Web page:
appropriate PPE for identified hazards
Communicate selection decisions
Select PPE that fits each employee

2006 TEEX

1910 Subpart I Appendix B


Compliance guidelines for hazard
assessment & personal protective
equipment selection (non-mandatory)

2006 TEEX

1910.132(d) Hazard Assessment


Written certification of hazard
assessment identifies:
Workplace evaluated
Person certifying that the evaluation has
been performed
Date(s) of the hazard assessment
Identification of document as a certification
of hazard assessment
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2006 TEEX

1910.132(f) Training
1.

Employer must train employees before


issuing PPE in at least these things:
i.
ii.
iii.
iv.
v.

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When PPE is necessary


What PPE is necessary
How to properly don, doff, adjust, and wear PPE
Limitations of the PPE
Proper care, maintenance, useful life and
disposal of the PPE

2006 TEEX

1910.132(f) Training
2. Workers must demonstrate an
understanding of the training and the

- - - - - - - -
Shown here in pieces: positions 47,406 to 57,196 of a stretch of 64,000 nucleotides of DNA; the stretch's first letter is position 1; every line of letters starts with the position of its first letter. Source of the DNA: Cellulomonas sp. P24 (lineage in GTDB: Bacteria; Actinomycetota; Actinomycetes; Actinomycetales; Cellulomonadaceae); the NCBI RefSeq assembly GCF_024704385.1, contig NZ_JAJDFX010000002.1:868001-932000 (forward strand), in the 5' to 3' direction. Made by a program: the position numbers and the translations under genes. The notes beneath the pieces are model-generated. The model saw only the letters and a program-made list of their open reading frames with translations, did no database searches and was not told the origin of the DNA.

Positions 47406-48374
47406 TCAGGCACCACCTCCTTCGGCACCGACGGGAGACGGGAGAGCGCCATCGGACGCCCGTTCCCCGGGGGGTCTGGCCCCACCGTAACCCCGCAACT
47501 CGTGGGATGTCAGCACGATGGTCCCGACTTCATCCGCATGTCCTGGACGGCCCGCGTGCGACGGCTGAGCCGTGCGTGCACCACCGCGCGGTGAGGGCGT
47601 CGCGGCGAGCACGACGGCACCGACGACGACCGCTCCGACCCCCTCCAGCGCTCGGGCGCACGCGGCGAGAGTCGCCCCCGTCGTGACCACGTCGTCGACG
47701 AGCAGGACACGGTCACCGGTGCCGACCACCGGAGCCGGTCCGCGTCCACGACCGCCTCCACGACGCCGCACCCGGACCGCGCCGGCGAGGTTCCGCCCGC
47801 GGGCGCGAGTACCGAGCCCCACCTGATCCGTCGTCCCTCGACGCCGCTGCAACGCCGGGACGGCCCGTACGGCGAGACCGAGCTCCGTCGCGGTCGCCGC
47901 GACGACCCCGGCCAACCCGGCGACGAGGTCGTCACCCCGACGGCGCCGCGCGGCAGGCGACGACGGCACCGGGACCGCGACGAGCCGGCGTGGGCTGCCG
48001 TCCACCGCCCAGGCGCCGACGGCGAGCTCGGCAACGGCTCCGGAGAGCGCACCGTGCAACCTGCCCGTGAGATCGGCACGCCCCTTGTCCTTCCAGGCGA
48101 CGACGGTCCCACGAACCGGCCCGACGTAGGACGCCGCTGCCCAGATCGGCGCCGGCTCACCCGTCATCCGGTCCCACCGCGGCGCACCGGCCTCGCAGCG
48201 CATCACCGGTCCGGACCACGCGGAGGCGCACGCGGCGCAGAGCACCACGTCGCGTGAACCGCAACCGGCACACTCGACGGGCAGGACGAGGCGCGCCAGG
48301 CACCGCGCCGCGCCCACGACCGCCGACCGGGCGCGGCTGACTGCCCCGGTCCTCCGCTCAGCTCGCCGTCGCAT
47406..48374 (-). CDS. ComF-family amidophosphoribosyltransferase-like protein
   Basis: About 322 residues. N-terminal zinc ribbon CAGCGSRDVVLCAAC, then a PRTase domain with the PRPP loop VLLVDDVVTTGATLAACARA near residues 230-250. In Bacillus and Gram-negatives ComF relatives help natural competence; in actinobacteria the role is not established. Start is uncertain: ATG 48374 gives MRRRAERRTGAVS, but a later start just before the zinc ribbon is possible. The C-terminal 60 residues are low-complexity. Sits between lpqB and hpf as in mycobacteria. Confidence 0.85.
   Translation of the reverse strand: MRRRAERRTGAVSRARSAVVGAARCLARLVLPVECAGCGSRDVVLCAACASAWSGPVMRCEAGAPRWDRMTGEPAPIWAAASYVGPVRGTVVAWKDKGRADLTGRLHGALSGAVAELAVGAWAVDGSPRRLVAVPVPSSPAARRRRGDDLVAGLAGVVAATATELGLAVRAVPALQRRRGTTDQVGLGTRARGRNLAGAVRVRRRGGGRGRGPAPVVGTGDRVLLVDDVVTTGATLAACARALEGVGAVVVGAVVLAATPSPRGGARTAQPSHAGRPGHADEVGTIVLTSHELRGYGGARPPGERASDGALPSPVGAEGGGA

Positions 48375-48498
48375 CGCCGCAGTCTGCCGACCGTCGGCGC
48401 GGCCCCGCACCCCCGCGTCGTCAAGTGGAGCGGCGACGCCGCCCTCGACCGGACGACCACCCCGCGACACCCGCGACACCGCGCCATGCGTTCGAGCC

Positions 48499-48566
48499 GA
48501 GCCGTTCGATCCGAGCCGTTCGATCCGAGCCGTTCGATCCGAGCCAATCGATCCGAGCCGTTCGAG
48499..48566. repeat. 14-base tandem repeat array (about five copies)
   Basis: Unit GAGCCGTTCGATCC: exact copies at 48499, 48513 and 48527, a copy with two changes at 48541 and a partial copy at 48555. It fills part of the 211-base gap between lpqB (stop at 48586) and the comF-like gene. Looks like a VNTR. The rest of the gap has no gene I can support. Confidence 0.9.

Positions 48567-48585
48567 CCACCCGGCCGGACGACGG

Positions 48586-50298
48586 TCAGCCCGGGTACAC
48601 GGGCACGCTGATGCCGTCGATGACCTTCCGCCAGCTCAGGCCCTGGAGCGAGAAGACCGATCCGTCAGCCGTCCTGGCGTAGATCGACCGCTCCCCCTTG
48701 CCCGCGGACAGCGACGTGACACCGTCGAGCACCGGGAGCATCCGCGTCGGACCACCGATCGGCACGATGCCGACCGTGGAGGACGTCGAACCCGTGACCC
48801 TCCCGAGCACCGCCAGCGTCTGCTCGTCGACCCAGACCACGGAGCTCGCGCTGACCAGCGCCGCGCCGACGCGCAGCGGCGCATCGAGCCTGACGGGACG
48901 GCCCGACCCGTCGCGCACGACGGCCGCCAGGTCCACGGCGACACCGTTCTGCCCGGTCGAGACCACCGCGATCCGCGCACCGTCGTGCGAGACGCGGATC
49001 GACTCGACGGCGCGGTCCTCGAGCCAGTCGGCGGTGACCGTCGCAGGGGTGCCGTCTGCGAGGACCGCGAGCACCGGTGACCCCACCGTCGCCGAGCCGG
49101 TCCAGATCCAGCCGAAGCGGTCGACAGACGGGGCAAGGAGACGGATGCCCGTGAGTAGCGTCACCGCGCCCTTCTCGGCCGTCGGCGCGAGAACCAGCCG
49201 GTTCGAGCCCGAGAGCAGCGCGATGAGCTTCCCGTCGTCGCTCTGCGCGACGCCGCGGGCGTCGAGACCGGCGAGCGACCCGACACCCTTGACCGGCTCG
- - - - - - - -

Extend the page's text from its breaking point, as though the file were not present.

ability to use PPE properly
before being allowed to perform work
requiring the use of PPE
4. Written certification, to verify that each
employee has received and understood the
required training, contains:
Name of each employee trained
Date(s) of training
Subject of the certification
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2006 TEEX

1910.132(f) Training
3. Retraining necessary for employees
without required understanding and
skill:
Changes in the workplace
Changes in PPE used
Inadequate knowledge or use of PPE

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2006 TEEX

1910.133

Eye and Face Protection

1910.133 Eye and face


protection
Employer assures that employee uses
eye or face protection from hazards:

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Flying particles
Molten metal
Liquid chemicals, acids or caustic liquids
Chemical gases or vapors
Potentially injurious light radiation